Theme Queen

By Kayla McGrady ’05

Helena Lea ’78Helena Lea ’78Photo: Jon Reese

The best movie scores are as memorable as the films themselves. After Jaws was released in 1975, it was impossible to go into the ocean—or even a lake—without hearing the terrifying “dunnnn dun . . . dun dun” from the movie’s Academy Award–winning score.

While composers like Jaws’s John Williams get the acclaim during awards season, a film’s music editor, like Helena Lea ’78, works just as hard to maximize the emotional impact of our favorite films.

Lea discovered music’s power early in life. Her mother and grandmother spoke mostly Greek, and the family spent summers in their native Greece. When she started kindergarten, she struggled to speak with and understand her classmates. But when she began studying piano and ballet a short time later, she realized that music is a language she instinctively understood, and it became a consolation to her as she overcame the language barrier.

Now a music editor in Hollywood, Lea communicates with music for a living. She creates temporary scores out of preexisting music so that a film can be test-screened with audiences before original music is composed. Later, Lea helps the composer incorporate ideas from the temporary score and the director’s notes, cuts the original music into the film, and then works with mixers to finalize the score. If, after the composer is finished, a director wants to change a musical cue—the musical accompaniment to a specific scene—Lea recuts the existing cue or locates and edits a piece of music from a different scene.

Her primary objective is to give viewers additional information about what they’re seeing on the screen. For instance, while she was creating a temporary score for director Phillip Noyce’s 2016 remake of Roots, she decided that a pivotal scene—in which slave Kunta Kinte is being whipped for refusing to accept his new Anglicized name—should have a lyrical melody instead of violent or somber music. “I reused a melodic theme from earlier scenes of his childhood in Africa,” she says, “so the viewer understands his defiance, understands that he’s looking back and trying to hold onto his identity.” The composer, Philip Miller, used her approach for the final score.

Lea has worked on three films with Noyce, including her current project, upcoming thriller Above Suspicion, which is scheduled for release later this year. Noyce is “all about subtext,” she says. “Music is the emotional undercurrent of what’s not being said, of what can’t be said in words.”

It took Lea more than a decade—and a series of dead-end jobs—to discover her true vocation. A political science major at Carleton, she was still searching in 1992 for the right career and taking a variety of night classes at UCLA. On a whim, she registered for “Music Post-Production.”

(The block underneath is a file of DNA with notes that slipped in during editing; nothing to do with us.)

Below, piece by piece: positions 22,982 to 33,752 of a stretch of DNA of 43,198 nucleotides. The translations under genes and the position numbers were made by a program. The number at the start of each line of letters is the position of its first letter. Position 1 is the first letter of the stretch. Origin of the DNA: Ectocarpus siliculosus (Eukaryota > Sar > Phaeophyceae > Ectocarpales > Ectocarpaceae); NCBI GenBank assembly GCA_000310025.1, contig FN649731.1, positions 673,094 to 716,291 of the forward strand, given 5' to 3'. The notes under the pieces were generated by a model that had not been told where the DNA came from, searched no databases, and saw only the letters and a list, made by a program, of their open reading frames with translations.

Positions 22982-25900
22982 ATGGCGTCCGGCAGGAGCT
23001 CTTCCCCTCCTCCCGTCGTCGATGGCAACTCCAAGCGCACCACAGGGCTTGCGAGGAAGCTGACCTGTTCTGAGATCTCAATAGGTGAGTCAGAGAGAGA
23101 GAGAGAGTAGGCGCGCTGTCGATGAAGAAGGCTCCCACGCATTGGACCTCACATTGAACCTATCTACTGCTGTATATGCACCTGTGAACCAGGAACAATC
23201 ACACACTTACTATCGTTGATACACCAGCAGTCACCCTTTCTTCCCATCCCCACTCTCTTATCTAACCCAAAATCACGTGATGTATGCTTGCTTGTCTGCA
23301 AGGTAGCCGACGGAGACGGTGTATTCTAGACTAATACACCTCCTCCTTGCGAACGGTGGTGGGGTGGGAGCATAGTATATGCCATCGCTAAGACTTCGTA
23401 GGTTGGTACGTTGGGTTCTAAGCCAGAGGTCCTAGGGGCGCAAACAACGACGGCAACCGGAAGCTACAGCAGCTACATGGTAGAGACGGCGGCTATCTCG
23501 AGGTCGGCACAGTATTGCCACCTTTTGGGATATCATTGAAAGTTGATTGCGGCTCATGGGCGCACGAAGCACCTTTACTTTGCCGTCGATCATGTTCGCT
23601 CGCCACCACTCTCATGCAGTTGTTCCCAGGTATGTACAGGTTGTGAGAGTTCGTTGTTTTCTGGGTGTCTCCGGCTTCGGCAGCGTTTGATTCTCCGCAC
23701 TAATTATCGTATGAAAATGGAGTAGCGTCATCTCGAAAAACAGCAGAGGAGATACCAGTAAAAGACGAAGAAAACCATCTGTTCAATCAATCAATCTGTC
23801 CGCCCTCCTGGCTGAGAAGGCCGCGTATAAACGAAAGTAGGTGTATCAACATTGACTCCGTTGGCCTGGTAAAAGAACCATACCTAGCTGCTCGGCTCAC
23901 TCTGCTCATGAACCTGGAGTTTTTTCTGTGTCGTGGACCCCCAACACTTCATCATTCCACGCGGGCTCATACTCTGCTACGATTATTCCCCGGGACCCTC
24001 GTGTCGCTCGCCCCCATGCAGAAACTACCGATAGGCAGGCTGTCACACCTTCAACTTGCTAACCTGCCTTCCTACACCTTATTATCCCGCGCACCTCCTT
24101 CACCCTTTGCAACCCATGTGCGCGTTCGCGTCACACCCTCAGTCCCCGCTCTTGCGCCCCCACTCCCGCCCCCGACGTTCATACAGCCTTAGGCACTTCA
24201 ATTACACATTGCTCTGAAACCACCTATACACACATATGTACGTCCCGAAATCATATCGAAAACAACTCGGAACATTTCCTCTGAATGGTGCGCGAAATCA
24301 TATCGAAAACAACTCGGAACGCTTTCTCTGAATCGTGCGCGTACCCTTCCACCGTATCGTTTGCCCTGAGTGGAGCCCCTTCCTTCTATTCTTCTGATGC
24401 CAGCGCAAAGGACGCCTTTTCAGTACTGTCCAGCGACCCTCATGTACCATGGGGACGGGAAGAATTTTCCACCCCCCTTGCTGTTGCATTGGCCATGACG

“I was hooked from the beginning,” she says. “I kept asking questions—I didn’t care if I sounded stupid.” When the course ended, her teacher, composer Ray Colcord, hired her as a music editor on his TV show, Dinosaurs, which launched her career.

She quickly found herself swimming in the deep end when she was hired to work on the 1995 blockbuster Toy Story. Although an associate music editor would typically follow the head editor’s lead, in this case the film’s music editor became focused on another project, leaving Lea mostly on her own.

“I didn’t really know what I was doing, but there I was working on music notes with [singer-songwriter] Randy Newman and spending a month at Skywalker Ranch,” says Lea. “I was so nervous I lost 10 pounds. But it was an amazing experience, and a huge confidence boost. My success working on Toy Story was a stamp of approval. I stopped underestimating myself.”

Since then, Lea has worked on more than two dozen films, including three with director Robert Altman: The Gingerbread Man (1998), Cookie’s Fortune (1999), and Dr. T & the Women (2000). “Robert always said, ‘Give me something different. I want something I’ve never heard before.’ And I like to be different,” she says.

Lea’s outside-the-box approach—scoring delicate music where other editors might go for bombastic drama or choosing to accentuate underlying details instead of the main action—doesn’t always work. But she’s learned to adapt and persevere. And she’s developed the self-confidence to see her through the rough patches. “Robert Altman told me I’d need the skin of an elephant in this business,” she says. “Music is subjective, and some people won’t like my work—but some people will, so I just keep at it.” 

Add a comment

The following fields are not to be filled out. Skip to Submit Button.
(This is here to trap robots. Don't put any text here.)
(This is here to trap robots. Don't put any text here.)
(This is here to trap robots. Don't put any text here.)